Purpose of review: Aortitis is the inflammation of the aorta due to various causes. Clinical presentations vary as well as the imaging findings. Exact pathogenetic mechanisms or triggering factors, as well as the best diagnostic and monitoring modalities and treatment strategies, are yet to be elucidated. We reviewed recent studies in aortitis and associated diseases.
Recent findings: Multiple cohort studies reporting long-term outcomes in patients with noninfectious aortitis were recently published. Comparative features of isolated aortitis were described. Six angiographic clusters for giant cell arteritis and Takayasu have been identified. New classification criteria have been proposed for IgG4-related disease by a data-driven method. The ultrasonographic slope sign and a halo score were described as specific imaging parameters in giant cell arteritis. The promising role of PET-computed tomography, not only in the diagnosis of aortitis but also in monitoring disease activity, has been noted. Results of in-vitro studies on Janus kinase (JAK)/signal transducers and activators of transcription and mammalian target of rapamycin (mTOR) pathways, comparative studies with leflunomide as an induction therapy, and a long-term follow-up study with tocilizumab may contribute to the management of Takayasu arteritis.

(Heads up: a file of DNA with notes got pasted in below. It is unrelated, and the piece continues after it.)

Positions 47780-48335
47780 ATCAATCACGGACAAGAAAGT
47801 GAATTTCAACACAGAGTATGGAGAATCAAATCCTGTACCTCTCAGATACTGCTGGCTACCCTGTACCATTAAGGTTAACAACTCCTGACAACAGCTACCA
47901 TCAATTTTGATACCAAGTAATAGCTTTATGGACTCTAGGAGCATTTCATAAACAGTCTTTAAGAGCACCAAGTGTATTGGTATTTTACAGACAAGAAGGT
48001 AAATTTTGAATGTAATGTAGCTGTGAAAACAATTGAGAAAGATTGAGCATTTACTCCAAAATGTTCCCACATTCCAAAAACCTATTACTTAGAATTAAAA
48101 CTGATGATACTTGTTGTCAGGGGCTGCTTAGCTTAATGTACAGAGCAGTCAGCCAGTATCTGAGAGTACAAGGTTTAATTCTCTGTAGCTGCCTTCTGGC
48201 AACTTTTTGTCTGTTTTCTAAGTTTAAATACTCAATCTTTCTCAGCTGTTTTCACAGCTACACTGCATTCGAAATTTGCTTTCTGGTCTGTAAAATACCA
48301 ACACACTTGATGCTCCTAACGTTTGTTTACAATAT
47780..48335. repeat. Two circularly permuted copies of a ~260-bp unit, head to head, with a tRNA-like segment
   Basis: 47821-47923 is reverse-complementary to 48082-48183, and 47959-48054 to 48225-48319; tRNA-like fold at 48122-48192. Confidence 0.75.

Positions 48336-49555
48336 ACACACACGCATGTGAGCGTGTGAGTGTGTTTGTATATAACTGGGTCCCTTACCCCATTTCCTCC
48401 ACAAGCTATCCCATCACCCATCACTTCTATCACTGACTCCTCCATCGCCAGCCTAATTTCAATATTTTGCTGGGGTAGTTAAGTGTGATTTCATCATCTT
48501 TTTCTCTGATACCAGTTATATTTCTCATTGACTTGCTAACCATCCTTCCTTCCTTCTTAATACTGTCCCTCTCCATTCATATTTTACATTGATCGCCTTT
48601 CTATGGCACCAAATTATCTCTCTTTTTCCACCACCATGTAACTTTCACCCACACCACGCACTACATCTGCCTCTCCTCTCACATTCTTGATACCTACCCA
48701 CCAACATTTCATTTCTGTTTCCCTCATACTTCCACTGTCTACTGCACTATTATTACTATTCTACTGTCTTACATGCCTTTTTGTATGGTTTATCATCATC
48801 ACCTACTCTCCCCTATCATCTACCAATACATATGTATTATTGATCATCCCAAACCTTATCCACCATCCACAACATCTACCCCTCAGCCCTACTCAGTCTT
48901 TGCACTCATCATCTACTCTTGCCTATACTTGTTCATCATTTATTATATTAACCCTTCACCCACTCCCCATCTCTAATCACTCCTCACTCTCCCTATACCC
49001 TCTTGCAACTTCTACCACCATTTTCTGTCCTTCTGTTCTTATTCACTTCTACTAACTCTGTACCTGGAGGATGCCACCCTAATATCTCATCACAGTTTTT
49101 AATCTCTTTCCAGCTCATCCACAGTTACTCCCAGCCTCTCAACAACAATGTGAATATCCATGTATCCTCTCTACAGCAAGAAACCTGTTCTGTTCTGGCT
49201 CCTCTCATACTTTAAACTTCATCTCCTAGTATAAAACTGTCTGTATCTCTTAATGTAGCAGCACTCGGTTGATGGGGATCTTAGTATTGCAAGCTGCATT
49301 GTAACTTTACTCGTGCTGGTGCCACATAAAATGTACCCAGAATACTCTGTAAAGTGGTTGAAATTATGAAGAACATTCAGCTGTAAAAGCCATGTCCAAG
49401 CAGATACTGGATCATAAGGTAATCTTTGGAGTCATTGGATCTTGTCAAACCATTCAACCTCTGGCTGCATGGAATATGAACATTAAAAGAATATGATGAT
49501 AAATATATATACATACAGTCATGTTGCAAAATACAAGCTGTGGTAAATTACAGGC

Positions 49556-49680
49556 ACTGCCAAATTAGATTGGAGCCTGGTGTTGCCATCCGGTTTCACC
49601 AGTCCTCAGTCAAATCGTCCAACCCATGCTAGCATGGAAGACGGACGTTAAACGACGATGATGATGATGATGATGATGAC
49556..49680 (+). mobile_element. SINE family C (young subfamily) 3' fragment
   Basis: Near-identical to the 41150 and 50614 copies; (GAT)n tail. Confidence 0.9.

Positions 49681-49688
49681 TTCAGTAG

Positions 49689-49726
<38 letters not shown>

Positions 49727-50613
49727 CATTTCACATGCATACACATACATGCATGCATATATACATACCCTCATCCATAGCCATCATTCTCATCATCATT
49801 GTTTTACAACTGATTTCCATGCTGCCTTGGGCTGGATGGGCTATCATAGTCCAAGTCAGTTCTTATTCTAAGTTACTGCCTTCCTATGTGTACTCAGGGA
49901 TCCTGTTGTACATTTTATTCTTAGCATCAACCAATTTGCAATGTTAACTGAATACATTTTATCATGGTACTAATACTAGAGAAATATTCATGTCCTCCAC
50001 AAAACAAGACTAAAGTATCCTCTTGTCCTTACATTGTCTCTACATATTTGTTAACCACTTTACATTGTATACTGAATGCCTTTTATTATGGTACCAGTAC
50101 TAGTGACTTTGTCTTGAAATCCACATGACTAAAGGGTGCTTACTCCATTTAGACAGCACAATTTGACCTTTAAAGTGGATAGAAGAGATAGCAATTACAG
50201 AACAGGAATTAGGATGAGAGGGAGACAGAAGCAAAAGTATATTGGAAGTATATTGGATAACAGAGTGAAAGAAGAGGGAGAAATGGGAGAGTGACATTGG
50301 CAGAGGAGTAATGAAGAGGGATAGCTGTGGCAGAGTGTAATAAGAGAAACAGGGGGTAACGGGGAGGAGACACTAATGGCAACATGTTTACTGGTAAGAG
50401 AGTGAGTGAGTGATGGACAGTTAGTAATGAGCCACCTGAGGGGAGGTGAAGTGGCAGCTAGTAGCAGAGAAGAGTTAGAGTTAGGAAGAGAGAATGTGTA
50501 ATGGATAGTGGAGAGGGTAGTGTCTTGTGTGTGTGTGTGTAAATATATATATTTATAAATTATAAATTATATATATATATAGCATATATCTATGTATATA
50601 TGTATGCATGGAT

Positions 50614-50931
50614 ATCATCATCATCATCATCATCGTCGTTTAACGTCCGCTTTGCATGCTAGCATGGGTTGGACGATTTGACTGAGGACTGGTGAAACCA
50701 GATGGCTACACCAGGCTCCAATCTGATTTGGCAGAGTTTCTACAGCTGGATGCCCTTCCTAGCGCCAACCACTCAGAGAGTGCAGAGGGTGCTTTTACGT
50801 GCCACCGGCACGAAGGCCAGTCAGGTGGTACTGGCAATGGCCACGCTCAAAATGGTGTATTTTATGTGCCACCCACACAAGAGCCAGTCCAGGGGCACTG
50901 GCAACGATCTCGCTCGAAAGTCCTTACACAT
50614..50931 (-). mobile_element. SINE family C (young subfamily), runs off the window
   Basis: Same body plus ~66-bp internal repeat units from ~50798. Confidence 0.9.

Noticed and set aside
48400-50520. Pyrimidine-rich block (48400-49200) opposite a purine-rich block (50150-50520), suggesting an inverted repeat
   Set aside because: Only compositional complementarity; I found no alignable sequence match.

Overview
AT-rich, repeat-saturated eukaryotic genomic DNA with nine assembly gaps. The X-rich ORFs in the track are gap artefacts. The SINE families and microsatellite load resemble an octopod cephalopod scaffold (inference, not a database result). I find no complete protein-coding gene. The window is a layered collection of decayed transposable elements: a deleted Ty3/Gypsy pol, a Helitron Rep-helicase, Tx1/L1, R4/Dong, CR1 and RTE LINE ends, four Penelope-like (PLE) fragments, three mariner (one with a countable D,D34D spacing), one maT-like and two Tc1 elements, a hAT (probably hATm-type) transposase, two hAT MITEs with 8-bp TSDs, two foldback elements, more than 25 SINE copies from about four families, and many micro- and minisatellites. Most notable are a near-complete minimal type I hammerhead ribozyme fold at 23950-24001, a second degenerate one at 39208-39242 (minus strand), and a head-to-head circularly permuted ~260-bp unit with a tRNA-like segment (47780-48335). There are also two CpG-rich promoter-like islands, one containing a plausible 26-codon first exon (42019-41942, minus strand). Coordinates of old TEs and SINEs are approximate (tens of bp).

Summary: An impressive number of studies have addressed aortitis in recent years. However, there still is a lack of robust data on causes, monitoring disease activity by imaging and biomarkers, and drugs providing steroid-free remission in noninfectious aortitis.